Tai Chi is an Evolving Art
What is now called Tai Chi Chuan has its roots in the WuTang mountain area of China in the T’ang Dynasty (A.D. 618-906). This system had evolved from the earlier martial art now known as Sholin Kung Fu which was introduced to China by a Buddhist monk, Bodhidharma around A.D. 475. Sholin was quite hard, with emphasis on speed and power.
This was modified by Chang San-Feng. He was a Confucian early in his life then, at some point, encountered a Daoist sect and was moved by its philosophy. This philosophy of soft overcoming hard, flowing energy builds momentum, not forcing events but responding to them, observing nature and aligning with it, combined with the yin/yang and orderly philosophy of his previous Confucian studies, combined with the Buddhist martial arts training was the foundation of a new martial art – Tai Chi Chuan.
Tai Chi keeps evolving. From a martial art to a meditative health practice. From 108 or more moves to an 8 move form. From where we are now to who knows where we are headed. I have spent the better part of my Tai Chi teaching career modifying the form and continue to do so. It keeps it interesting, challenging, and fun for me, and I encourage other instructors to do the same. I don’t think it is a virtue to do the form exactly as you were taught, after some years. Just make sure you adhere to the founding principles of our art and feel free to express the unique “you”.
What is….
Tai Chi Chuan or Taiji is a soft, internal martial art developed in China over the course of more than one thousand years. It has evolved into a complete system of exercise, meditation that has world wide appeal.
The Form. There are various interpretations of the solo form. Tai Chi started out as an 8 movement (taken from the eight basic energies of Tai Chi – peng, lu, ji, an, tsai, lieh, jou, kao). The form evolved into 108 moves, or even more, in a quest to gain greater understanding of the principles, as well as more exercise. The Form is actually a pantomime of real movements done in a slow and steady speed.
Breathing. An important aspect of Tai Chi training is the study of Chi Kung (QiGong). This involves conscious breathing with movement. The basic pattern involves breathing in as the arms are moved towards the body, and breathing out as the arms move away from the body, but, of course, there are variations that contradict this principle .There are hundreds, if not more, QiGong exercises practiced for all sorts of reasons.
Chi or Qi. This is the idea that dominates the study of Tai Chi Chuan. The Universe is composed of Chi, as is our body. Tai Chi involves the conscious attention to gathering this energy, concentrating it, circulating it to all parts of the body for health, wellness, and martial skills.
Tui Shou. Known as Push Hands, Join Hands, Sensing Hands. It is the study of how the principles of yin and yang, gather and release, soft over hard, relaxation under pressure, all relate to Tai Chi and make it an effective internal art. This study involves two people standing with the toes of the feet close together and sending energy back and forth to challenge the partner’s balance, flexibility, and knowledge of Tai Chi principles. There are fixed step practices, restricted step, and moving step, all leading to free style inter-action. Most people study fixed step with various pre-determined patterns.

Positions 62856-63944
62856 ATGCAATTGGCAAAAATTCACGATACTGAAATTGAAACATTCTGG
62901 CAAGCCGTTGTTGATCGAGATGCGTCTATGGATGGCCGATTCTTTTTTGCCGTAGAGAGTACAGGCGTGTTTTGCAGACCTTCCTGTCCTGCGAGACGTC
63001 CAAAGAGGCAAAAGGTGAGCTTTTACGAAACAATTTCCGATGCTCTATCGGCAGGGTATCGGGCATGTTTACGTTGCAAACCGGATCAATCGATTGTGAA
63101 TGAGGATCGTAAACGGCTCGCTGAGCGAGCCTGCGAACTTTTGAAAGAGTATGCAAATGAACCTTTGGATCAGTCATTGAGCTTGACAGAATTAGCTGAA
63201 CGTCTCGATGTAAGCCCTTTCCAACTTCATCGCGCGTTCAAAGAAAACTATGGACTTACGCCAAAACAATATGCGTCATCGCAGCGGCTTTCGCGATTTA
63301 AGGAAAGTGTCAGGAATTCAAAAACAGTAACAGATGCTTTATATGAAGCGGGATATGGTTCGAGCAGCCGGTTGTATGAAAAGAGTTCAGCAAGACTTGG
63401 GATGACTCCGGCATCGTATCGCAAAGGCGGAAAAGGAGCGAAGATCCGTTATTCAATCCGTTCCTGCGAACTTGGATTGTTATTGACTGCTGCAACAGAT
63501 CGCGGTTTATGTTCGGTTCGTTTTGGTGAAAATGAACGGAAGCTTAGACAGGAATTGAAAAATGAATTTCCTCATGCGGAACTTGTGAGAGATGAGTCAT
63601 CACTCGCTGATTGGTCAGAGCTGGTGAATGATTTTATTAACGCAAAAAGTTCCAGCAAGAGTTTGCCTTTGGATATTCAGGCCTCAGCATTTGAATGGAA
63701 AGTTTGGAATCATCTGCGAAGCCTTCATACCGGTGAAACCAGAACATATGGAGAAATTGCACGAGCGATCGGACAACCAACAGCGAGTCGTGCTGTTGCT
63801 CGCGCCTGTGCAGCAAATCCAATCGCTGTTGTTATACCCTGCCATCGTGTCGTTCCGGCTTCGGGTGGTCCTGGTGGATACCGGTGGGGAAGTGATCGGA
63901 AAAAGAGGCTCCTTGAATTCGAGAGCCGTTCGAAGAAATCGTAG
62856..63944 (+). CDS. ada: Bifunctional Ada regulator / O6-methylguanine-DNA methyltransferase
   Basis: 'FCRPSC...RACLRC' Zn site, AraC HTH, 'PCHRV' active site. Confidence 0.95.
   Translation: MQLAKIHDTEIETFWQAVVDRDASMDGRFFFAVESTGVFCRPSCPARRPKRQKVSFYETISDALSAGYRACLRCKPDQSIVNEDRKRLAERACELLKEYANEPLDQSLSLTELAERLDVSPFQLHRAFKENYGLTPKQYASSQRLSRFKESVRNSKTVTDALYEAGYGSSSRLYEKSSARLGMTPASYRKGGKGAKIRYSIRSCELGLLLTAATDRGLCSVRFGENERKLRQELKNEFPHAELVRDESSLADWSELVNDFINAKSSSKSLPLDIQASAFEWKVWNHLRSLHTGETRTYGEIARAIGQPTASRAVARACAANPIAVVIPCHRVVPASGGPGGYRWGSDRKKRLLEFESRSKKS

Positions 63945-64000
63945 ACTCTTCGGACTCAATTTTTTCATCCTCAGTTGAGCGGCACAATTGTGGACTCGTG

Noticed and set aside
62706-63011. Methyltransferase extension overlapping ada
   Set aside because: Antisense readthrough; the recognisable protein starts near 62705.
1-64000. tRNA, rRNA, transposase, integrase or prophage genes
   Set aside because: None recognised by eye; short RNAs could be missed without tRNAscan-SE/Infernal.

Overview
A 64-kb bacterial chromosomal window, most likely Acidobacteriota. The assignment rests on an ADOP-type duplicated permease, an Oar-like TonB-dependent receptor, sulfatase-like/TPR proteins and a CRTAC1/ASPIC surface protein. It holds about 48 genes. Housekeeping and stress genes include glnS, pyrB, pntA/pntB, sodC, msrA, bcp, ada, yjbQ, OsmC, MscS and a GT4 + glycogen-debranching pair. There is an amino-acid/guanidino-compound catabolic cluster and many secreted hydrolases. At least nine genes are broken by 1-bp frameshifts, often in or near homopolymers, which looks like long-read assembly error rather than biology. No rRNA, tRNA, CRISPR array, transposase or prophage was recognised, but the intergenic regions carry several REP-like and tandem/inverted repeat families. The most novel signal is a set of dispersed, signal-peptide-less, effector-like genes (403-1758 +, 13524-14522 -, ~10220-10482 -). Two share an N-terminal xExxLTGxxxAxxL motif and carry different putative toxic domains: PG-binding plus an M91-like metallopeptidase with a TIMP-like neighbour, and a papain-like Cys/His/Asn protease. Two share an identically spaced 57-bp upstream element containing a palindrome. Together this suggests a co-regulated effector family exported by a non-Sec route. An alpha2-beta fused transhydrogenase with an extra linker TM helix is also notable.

San Shou. Partner form. The most advanced of all the Tai Chi forms. Two 44 movement forms are blended together to make a flowing dance like form that explains the martial aspects of the Tai Chi forms. It trains the body to react to various incoming energies. Can also be practiced as a solo form.
Walking Stick or Cane. Although not a traditional Tai Chi weapon form, this is usually the first I teach to students. There is a longer solo form, but the one I teach is a partner form with 11 movements taught on each side. There is a transition so it can be practiced as a round or as an effective solo form. As a note, the cane is the only possible weapon one is allowed to take on an airplane.
Dao – Saber or Broadsword. The first weapon I studied and one of my favorites. The saber is a heavy, single edged weapon and therefore the movements tend to be large with a swinging motion. The saber warriors were in the second line of defense behind the spear carriers, and tended to focus on cutting the horse riders down. There is also a very simple, short partner saber applications form with nine moves per side. Easy to learn.
Jian or Double Edge Sword. This is the ultimate weapon form for most Tai Chi players. It is more subtle than the saber, the moves smaller and more compact. It uses thrusting, poking and slicing predominantly. A traditional Tai Chi weapon. Many of the great sword players were women as opposed to mostly men who used the saber. There is also a very good partner sword form with 30 moves on each side.
Spear. A weapon form for the more hardy souls. The spear can be quite long and heavy or shorter and lighter. The same form can be used with staff. Poking and thrusting are the predominate moves. This form is not often taught as it takes a lot of room to learn and practice, especially in a class situation. It works well to train this in a park setting. The Yang form has 63 moves and is a workout. Develops upper body strength, and is quite fun.
Fan. I am sorry to say I never learned the fan form, but have seen some lovely demonstrations. I know there is a special martial fan that has sharp, reinforced edges. It is quite exciting to see and hear the fan when it is snapped open or closed.
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